If you already own a steam cleaner and are happily cleaning your kitchen or bathroom then the question of how a steam cleaner works or needing a steam cleaner buying guide has probably never crossed your mind.
However, when it comes to buying either your first or a replacement steam cleaner, being able to answer that very question is a great way to ensure you buy the right cleaner for you and your home.
Now it’s not rocket science that we’re talking here. How a steam cleaner works is pretty simple. After everything is set up, simply add water into the tank and switch it on. That water is then fed into a boiler which heats it to between 115C and 155C and which produces a low atmospheric steam that is forced down an extraction tube, through a selected accessory nozzle that is attached to the tube, and out onto your greasy, grimy surface that you want to clean.
Everything is simple so far and probably nothing that you didn’t already know. But, the real key to how a steam cleaner works – and more importantly, how well it works, are the individual components contained within the cleaner itself.
In this small steam cleaner buying guide, we take a look at each of the basic components and give a pointer or two as to what you should be looking at when deciding what to buy. In a later article, we’ll explore some of the components of the more expensive steam cleaners you can buy.
Each steam cleaner has a water storage tank that, not surprisingly, stores the water from a tank. For most home based steam cleaners, this tank will have a storage capacity of between 0.5 litres and an upper 2.0 litres. There are some cases where this range can be extended both up and down (for instance, hand held steamers can have a little less capacity). The capacity of the water tank contributes to two potential properties of the steam cleaner: the boil time and the steam time.
The greater the capacity of the water tank the more energy is required to bring the water inside to boil when full. How long this boil time is depends on the power output of your boiler. Naturally, the amount of water the cleaner can store and boil between refills, the greater the steam time available when the cleaner is in use.
You will need to juggle these two properties when you’re looking for a steam cleaner to buy. If you plan to only use your steam cleaner for small jobs that can be completed on one tank of water, then boil time loses some of its importance (unless you’re impatient to get started!). However, if you envisage a top to bottom clean each time you use your cleaner which will require re-fills and re-boils, then boil time becomes more important.
The boiler is the heart of the steam cleaner. Its function is to take the water from the tank and heat it to the point that the water boils and turns into steam vapour. This steam is then expelled through the tubes connected to the boiler and out onto what you are trying to clean.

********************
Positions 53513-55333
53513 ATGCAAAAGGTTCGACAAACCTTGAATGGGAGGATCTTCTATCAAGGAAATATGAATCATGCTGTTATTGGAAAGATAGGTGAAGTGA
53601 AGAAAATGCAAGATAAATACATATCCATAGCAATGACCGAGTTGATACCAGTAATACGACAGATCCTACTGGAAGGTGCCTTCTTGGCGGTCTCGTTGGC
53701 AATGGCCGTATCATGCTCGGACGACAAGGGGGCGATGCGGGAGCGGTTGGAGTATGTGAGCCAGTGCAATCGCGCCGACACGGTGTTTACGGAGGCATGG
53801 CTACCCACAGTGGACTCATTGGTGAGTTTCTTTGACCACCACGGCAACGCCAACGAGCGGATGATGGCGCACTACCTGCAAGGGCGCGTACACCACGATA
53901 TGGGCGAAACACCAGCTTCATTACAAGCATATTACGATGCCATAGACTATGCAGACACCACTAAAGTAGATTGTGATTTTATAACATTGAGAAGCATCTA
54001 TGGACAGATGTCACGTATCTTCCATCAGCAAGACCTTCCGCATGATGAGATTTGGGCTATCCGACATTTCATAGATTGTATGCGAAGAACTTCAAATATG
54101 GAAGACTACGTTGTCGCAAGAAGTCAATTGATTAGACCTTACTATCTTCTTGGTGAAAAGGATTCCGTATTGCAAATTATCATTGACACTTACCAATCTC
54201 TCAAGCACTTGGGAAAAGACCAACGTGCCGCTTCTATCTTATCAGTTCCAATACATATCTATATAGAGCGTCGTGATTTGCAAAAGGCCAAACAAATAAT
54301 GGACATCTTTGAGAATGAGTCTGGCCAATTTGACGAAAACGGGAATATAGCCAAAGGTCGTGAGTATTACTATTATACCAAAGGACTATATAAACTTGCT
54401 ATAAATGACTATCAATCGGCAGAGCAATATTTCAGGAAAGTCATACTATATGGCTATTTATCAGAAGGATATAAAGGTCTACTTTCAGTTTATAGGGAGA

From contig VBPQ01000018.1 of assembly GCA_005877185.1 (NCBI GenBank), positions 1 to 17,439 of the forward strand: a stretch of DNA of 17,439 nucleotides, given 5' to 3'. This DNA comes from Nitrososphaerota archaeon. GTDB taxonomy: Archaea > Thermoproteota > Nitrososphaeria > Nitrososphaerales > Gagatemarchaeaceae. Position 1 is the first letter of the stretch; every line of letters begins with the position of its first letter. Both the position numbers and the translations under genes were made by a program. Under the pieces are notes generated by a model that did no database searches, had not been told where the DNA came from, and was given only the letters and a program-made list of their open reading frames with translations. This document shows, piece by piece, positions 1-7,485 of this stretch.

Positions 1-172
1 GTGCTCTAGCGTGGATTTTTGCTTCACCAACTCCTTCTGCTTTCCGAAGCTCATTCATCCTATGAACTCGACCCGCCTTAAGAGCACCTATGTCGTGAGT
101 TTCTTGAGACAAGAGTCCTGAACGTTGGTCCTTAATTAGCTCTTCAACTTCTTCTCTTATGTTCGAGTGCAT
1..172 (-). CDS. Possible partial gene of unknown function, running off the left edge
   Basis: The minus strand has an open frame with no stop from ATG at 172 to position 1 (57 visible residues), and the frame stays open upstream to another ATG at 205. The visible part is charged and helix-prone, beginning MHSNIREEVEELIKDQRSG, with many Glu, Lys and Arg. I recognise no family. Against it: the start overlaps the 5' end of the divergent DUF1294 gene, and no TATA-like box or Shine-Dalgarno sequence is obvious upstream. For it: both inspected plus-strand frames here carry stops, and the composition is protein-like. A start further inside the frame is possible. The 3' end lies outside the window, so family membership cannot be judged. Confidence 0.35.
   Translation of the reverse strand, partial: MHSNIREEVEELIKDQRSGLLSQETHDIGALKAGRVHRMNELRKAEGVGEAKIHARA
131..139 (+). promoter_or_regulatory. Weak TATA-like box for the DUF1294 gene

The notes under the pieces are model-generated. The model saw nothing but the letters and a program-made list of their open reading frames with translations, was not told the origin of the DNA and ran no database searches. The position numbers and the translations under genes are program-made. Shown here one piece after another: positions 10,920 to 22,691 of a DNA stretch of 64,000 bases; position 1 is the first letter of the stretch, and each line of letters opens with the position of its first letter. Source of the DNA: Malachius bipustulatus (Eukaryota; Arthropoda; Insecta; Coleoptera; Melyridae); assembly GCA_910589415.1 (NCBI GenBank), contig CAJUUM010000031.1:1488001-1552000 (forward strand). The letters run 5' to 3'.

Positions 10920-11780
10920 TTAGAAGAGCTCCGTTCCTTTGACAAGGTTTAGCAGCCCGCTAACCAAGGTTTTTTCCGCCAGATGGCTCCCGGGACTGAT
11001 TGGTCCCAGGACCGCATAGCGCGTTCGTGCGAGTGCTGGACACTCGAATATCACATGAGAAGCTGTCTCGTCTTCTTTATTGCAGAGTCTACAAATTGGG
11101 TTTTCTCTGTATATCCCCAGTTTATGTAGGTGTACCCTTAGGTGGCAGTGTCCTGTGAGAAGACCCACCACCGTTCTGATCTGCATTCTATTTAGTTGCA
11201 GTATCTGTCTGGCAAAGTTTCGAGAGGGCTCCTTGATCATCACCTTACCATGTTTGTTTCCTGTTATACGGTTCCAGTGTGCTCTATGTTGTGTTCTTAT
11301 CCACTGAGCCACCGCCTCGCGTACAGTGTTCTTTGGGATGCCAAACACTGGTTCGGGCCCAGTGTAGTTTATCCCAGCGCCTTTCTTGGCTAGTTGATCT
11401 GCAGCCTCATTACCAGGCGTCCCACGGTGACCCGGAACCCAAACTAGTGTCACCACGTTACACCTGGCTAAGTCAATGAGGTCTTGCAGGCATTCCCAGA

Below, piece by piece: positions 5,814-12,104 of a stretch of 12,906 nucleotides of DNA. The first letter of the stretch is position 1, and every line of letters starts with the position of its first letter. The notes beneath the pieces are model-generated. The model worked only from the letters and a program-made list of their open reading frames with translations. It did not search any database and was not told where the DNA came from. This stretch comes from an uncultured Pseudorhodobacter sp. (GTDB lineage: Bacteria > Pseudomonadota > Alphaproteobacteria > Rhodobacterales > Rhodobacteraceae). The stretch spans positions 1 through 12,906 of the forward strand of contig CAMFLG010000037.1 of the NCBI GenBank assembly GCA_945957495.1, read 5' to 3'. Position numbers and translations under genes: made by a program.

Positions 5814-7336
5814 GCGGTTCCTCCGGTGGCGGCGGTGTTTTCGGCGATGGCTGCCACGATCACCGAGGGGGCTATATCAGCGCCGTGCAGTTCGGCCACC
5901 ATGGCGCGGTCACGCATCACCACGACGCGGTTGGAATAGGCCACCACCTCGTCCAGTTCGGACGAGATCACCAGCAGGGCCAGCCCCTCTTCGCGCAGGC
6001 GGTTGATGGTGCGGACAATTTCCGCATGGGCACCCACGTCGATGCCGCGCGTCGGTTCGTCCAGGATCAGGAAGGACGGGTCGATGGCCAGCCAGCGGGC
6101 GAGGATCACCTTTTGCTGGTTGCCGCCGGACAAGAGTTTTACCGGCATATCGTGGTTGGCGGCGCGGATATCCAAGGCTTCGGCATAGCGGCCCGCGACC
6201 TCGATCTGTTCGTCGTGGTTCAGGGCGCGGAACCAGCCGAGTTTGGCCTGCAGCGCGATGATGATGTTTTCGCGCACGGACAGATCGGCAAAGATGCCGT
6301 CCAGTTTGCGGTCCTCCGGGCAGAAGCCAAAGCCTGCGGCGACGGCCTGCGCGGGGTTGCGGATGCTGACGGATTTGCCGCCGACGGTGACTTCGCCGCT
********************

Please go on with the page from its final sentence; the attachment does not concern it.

The average power output of most steam cleaner boilers falls into the range of 900 and 1600 Watts. The power output of the boiler helps determine the boil time of the steam cleaner and is dependent on the amount of water contained within the steam cleaners water tank. Naturally, less water in the tank and a high Wattage boiler will see a low boil time and vice versa.
Don’t bog yourself down in studying the power output of the boiler on each steam cleaner. The boil time of the steamer, mentioned above, is ultimately all that matters and is a culmination of factors including the power output of the boiler
Steam Cleaner Accessories
As long as there is a way to get the steam produced by the boiler to where you want to clean, then you have a steam cleaner. However, all that you’ll have is a tube and nozzle that emits steam and although you’ll be able to use it in a general fashion to clean, it could be better.
All steam cleaners come with a variety of accessories that can be attached and which help in performing specific jobs. So for instance, you might have a squeegee that connects to the tube carrying the steam that can be used on windows. Or you might have a detail nozzle that directs the steam from the cleaner into a small focused area and which could allow you to clean the grout between tiles, for instance.
No matter that job you can imagine, there will be a tool which can be attached to the steam cleaner that can improve your ability to do that job. Many of these accessories are supplied when you purchase your cleaner and many others can be purchased separately.
Think about the different types of jobs you’ll be wanting your steam cleaner to tackle. Some cleaners are focused on particular rooms within the house like a kitchen and bathroom cleaner while others are more general. Once you know why you want a steamer, have a glance through the supplied accessories to check if it has the tools that you’ll need. Although not the be all and end all, buying a steam cleaner with the tools you’ll need already supplied, could save you a little money in the long run.
What you’ve read here are the important aspects of a steam cleaner that’ll you need to consider before purchase. In the next part of our steam cleaner buying guide, we’ll take a look at some of the extra’s that the higher end steam cleaners come equipped with.